BLM in the Lab: Fighting Racism in Science
African American and Latino scientists denounced a racist "glass ceiling" in academia, and are taking action.
Last May, a bad omen flew over New York City's Central Park. A woman walking her cocker spaniel, Amy Cooper, ran into African-American ornithologist Christian Cooper — the name is just a coincidence — and in a display of the subtle racism of 2020, the white Cooper called the police. The video shocked half the world just hours before George Floyd's murder in Minneapolis.
This is not the first problem a Black scientist has had in a country that claims to be diverse, and in a field as supposedly "neutral" as science. According to ABC, science professionals have been facing discrimination for years to the point that many have chosen to wear their credentials when doing field work.
This was explained to journalist Christina Larson by Christopher Schell, an African-American environmentalist from the University of Washington, who is studying how the coronavirus is affecting Seattle's wildlife.
"I wear the nerdiest glasses I have and often a jacket with my university logo on it, so people don't confuse me with what they think is a bully or a punk," Schell said.
Bucknell University botanist Tanisha Williams is also forced to carry her field guides with her to avoid looking "suspicious" when she searches for plants in public parks.
"I've been questioned by random strangers," she said. "Now I bring my wildflower books and botanical field guides, trying to look like a scientist. It's for other people. Otherwise I wouldn't carry these books."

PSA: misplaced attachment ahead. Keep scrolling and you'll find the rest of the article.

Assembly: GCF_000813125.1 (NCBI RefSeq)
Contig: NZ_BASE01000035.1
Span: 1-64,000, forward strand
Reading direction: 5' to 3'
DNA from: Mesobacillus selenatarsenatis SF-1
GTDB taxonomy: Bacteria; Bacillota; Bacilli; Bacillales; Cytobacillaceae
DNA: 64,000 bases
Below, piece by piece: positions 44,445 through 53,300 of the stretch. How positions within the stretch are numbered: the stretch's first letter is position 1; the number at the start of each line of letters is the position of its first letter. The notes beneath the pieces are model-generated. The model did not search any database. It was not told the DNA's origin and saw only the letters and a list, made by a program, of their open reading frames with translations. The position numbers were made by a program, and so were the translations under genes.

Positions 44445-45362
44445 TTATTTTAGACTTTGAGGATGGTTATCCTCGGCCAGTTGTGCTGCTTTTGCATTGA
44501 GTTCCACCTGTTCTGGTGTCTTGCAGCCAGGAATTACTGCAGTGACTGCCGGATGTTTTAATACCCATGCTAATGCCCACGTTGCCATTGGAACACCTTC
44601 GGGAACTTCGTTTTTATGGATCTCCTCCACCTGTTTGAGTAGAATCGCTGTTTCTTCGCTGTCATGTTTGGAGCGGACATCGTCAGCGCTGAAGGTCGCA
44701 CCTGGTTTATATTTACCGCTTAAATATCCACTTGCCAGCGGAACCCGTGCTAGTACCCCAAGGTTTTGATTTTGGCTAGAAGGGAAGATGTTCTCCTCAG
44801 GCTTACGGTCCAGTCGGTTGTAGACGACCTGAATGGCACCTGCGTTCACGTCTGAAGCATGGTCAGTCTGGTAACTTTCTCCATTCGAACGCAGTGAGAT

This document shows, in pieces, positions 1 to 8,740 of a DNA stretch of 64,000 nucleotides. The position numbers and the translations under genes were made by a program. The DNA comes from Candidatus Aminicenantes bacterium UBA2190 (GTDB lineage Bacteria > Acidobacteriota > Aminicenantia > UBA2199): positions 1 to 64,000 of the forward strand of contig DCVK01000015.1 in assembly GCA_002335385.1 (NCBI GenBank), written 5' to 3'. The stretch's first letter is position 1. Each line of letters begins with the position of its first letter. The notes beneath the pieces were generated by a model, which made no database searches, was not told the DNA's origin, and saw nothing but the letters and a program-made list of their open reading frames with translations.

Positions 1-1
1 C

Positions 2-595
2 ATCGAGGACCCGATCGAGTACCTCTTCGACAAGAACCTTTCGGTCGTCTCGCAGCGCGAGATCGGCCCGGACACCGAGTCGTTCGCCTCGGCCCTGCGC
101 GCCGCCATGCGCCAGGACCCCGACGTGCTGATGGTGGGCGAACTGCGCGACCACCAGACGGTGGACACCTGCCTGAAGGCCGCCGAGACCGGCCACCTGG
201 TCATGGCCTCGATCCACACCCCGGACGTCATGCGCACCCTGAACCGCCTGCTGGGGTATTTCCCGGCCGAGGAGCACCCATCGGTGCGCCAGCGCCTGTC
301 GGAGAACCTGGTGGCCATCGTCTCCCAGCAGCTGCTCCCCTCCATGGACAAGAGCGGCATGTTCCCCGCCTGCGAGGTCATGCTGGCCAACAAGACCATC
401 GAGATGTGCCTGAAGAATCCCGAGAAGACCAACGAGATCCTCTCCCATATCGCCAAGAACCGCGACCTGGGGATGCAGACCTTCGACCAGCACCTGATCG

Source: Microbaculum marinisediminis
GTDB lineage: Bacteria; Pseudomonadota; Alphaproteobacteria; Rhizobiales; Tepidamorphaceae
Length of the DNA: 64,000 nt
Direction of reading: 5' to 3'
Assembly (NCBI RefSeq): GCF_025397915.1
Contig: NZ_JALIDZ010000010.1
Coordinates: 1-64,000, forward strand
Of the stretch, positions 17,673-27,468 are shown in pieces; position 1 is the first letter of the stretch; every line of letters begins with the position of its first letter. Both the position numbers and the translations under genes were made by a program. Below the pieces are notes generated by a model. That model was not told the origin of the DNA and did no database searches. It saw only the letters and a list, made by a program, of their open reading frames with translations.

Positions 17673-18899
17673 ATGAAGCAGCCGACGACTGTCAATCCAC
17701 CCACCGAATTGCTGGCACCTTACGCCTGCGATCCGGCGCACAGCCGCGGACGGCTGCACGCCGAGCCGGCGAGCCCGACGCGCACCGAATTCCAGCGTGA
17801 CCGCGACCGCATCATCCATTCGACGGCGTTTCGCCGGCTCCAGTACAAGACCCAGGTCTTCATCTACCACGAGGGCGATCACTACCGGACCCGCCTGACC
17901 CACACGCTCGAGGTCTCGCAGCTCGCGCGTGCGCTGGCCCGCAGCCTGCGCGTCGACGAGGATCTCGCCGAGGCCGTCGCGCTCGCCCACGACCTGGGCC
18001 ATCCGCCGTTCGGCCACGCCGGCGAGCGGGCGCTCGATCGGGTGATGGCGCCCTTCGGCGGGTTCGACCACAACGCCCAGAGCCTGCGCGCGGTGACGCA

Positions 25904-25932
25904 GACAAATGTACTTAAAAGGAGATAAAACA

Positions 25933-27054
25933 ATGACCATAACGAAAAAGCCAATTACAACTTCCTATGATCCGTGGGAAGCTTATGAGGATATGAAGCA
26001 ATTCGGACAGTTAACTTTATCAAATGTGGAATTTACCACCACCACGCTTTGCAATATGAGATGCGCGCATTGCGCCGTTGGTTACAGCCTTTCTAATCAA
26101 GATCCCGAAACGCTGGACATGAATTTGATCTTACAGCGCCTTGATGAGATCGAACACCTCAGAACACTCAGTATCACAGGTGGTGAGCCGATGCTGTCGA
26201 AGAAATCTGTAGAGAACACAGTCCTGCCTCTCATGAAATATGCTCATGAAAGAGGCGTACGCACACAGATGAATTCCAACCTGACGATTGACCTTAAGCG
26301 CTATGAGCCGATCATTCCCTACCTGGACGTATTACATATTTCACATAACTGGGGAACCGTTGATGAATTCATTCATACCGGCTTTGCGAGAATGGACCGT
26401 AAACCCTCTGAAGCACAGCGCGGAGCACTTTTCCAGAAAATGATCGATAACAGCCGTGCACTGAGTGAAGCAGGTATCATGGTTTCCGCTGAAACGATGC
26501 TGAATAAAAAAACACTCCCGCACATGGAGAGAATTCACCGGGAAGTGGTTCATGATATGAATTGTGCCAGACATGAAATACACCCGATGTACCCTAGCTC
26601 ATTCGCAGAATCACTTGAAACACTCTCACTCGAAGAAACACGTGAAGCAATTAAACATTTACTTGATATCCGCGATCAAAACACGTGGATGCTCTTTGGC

The issue is not limited to harassment in her field, but to the lack, they say, of a diverse perspective on research. According to numerous surveys, such as the one conducted by the National Science Foundation in 2016, only 6% of the academics who identified themselves as Black obtained doctorates in life sciences, and less than 3% in physics and earth sciences. While Latinx students hold only a slightly higher percentage, with 8% of Ph.Ds in life sciences and about 5% of Ph.Ds in physical and earth sciences.
For Washington University researcher Scott Freeman, the issue is not the lack of interest from people of color, but the lack of economic resources many families have for their children to pursue a scientific education from middle school and high school into college.
Bringing racial and social justice to the center of academic debate is now a major concern of many scientific institutions and more and more researchers are using their social media to share their experiences of racism in these seemingly objective, professional settings — where there has historically been a "glass ceiling" for women and people of color. They're speaking up also to highlight the achievements of scientists of color.
"Growing up, the only Black botanist I had ever heard of was George Washington Carver," said Williams who helped organize a Twitter campaign to highlight the achievements of Black botanists.